E.T.’s Rugby League is quite possibly the first video game developed around the Australian rugby league competition. It was commissioned for development by Ozisoft, who enlisted the help of World Class Rugby developer Denton Designs to adapt their existing rugby game into a rugby league game. It was endorsed by Cronulla Sharks legend-turned fishing show host Andrew “E.T.” Ettinghausen, and carries the official licenses of the New South Wales Rugby League and Australian Rugby League.
Video Game Ad of the Day Archive
One of the reasons that Sony wasn’t seen as much of a threat in the video game sector when the PlayStation was being prepared was because most of their output on consoles and computers up to that point was rubbish. One such game was ESPN Baseball Tonight, which attempted to leverage the name of the biggest sports television network on a rather poor baseball sim.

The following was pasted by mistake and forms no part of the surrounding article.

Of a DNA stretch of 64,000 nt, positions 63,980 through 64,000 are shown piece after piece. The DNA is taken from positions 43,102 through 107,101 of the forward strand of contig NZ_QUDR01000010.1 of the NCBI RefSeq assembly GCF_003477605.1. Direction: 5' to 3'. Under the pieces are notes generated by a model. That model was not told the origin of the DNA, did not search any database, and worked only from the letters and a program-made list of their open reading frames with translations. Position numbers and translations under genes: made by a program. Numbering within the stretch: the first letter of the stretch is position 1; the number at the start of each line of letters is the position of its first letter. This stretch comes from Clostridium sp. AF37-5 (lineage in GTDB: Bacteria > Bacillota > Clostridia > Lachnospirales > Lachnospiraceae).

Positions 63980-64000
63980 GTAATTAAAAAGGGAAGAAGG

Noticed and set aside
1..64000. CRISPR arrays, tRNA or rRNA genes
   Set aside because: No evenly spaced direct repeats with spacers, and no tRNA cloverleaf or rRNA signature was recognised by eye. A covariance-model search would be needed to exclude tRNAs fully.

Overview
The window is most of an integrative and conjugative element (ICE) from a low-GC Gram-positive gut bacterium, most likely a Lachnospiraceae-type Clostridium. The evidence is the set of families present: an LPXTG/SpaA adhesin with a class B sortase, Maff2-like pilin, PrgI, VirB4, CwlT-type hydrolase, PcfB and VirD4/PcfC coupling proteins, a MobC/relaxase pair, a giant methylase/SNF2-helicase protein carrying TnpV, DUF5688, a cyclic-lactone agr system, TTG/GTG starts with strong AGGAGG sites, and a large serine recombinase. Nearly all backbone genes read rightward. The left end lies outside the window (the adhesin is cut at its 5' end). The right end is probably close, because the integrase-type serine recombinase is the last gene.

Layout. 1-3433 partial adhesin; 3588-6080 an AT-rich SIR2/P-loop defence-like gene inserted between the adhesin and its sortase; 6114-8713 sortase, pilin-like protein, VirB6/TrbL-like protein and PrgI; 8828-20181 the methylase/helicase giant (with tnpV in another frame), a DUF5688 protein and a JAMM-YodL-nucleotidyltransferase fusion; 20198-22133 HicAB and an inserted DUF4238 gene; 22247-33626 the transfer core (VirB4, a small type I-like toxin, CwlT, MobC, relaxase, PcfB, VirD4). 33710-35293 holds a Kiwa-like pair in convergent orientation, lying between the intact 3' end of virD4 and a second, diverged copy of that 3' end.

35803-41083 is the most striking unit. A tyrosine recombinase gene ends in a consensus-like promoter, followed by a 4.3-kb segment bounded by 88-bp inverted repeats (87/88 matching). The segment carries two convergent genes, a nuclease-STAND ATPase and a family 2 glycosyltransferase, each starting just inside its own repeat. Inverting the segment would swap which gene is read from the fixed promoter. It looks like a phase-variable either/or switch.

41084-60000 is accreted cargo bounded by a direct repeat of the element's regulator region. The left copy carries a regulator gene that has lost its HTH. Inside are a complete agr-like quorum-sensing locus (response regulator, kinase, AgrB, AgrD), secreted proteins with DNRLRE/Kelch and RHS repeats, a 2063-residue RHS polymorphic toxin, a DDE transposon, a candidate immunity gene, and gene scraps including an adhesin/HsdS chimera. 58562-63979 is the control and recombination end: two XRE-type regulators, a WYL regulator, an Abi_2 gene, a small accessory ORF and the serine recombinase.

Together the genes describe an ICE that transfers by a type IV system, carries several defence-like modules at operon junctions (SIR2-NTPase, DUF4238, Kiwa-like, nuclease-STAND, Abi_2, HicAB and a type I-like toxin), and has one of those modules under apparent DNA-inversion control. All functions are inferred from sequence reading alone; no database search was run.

Batman Begins is the only one of the three Christopher Nolan directed Batman movies to receive a video game tie-in for all major console formats. It’s probably not a bad thing in the end, as Batman Begins can only be described as middling at best. The only standout part of the game is the Batmobile levels, which share technology with Burnout 3.
Alone in the Dark is widely heralded as the game that established the modern survival horror genre, and was Infogrames most popular original series. Unfortunately, the sequels were never really as good as the original, and the brand really suffered in the 2000s with the awful Uwe Boll film and the problematic 2008 game.
WWF Rage in the Cage was the third of Acclaim and Sculptured Software’s 16-bit WWF games. It’s very similar to Royal Rumble, which released around the same time, but trades the battle royal for a steel cage match, introductions by Howard Finkel and a bunch of postage stamp sized FMV sequences. It also boasts a few exclusive wrestlers – The Nasty Boyz (Brian Knobbs and Jerry Sags) and the Headshrinkers (Fatu and Samu).
There are two Flintstones games on the NES – the infamous Surprise at Dinosaur Peak, a late rental-exclusive release in the US which tends to fetch a ton of money, and the relatively common The Rescue of Dino and Hoppy, which gets relatively no attention despite being one of the better licensed platformers on the NES.